WHY ALL MAIL BALLOT ELECTIONS ARE A BAD IDEA

Adapted from Why 'Vote-by-Mail' Elections are a Terrible Idea for Democracy by Brad Friedman


Lack of Transparency: Absence of evidence does not mean absence of fraud
As with any voting system that is not fully transparent, proving mail-in fraud can be difficult or impossible. Once we drop our ballot in the mail, we can't verify what becomes of it, and elections become a matter of faith. Additionally, should our ballots arrive in the central aggregating location untampered, they are likely to be counted by the same private, secretly programmed electronic systems that have been proven vulnerable to rigging, hacking, and undetectable error. Central counting makes fraud on a large scale easier to accomplish and harder to detect. 

Lack of Security 
Ballots are stored in hundreds of thousands of locations with no security for two to three weeks. The chain of custody lacks security as the ballots are handled by many anonymous persons throughout the process. Any unmarked contest on a ballot can be marked by someone other than the voter when the ballots are opened for counting.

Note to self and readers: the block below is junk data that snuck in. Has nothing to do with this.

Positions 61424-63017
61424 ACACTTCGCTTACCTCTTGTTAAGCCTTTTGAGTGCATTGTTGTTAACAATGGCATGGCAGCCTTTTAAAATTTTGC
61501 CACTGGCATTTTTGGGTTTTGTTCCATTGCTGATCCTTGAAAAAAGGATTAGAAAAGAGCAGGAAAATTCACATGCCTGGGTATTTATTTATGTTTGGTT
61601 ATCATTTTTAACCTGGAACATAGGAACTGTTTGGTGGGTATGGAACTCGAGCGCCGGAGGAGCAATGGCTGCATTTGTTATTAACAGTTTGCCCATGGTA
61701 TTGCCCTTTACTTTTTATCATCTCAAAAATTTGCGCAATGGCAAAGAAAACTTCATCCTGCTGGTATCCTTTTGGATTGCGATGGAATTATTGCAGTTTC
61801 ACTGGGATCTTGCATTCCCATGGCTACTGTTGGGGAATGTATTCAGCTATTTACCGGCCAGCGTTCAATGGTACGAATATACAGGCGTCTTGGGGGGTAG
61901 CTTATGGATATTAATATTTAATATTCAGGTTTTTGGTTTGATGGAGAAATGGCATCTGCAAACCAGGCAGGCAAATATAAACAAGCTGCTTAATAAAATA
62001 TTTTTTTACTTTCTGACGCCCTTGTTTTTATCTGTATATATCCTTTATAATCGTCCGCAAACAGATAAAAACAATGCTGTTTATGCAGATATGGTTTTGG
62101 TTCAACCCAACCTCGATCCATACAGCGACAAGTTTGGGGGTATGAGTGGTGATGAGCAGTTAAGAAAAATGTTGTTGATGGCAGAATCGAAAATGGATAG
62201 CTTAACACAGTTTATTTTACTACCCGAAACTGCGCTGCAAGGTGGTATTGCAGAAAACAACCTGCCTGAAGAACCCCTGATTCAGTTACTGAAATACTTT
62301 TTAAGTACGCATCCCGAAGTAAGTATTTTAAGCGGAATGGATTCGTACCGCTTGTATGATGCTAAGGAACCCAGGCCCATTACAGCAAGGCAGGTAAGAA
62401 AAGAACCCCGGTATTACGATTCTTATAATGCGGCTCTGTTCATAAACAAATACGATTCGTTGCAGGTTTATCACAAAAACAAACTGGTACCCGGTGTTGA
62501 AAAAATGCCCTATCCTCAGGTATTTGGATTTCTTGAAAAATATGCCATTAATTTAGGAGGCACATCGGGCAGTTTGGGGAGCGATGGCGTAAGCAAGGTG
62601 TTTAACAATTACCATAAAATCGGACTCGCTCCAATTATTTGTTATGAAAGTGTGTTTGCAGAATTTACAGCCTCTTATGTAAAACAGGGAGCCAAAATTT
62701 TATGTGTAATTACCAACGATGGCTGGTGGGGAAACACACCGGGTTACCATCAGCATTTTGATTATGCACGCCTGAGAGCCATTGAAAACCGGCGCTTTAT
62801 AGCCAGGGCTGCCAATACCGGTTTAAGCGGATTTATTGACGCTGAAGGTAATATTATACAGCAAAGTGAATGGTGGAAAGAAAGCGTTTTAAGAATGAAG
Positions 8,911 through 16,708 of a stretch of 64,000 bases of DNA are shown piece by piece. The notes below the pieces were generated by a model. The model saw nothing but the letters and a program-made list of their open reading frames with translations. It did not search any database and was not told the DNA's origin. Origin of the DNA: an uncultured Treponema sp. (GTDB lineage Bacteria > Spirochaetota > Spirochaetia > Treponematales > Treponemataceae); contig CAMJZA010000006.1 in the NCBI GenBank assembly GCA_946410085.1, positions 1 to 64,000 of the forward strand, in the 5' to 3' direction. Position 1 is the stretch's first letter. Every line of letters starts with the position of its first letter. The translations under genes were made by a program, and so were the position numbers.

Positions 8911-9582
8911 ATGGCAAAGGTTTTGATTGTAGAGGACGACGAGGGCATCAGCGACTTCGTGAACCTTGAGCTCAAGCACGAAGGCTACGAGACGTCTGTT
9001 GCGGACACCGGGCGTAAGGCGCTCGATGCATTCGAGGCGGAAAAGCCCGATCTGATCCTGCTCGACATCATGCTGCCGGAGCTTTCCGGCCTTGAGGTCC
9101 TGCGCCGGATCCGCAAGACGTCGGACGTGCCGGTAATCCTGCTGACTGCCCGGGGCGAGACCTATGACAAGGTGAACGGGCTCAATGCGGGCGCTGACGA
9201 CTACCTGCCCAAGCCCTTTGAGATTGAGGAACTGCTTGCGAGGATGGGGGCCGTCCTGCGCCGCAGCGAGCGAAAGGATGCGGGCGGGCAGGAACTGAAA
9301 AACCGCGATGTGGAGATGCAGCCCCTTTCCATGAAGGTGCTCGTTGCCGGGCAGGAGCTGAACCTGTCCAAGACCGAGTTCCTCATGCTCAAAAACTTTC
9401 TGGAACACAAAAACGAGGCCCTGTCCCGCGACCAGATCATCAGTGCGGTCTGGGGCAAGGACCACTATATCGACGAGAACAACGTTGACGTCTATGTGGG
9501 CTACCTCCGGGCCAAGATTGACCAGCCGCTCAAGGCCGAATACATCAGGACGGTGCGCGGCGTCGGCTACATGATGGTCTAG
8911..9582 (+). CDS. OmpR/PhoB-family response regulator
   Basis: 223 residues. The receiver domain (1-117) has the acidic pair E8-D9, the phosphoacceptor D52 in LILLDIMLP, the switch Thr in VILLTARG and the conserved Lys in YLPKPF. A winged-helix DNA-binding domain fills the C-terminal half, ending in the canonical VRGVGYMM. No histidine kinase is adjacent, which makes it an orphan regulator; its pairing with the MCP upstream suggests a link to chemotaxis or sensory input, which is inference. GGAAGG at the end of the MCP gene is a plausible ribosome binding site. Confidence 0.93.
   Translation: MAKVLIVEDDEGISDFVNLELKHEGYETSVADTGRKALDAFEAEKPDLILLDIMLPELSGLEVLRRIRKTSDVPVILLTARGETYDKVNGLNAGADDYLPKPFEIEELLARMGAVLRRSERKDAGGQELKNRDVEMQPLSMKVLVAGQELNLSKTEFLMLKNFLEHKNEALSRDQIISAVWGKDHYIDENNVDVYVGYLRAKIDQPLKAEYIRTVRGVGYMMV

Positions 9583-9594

Voter Intimidation 
Voting can be done as a group at churches or union halls with people looking over the voter's shoulder to make sure they vote "the right way."

Election Fraud 
There is no way to be certain that the person who signed the envelope is the person to whom the ballot was sent. Ballots can be stolen from mail boxes while the voter is at work or away from home on an errand. Other tactics include vote harvesting by persons who show up at your door to "help" you vote. The elderly and those with disabilities are particularly vulnerable.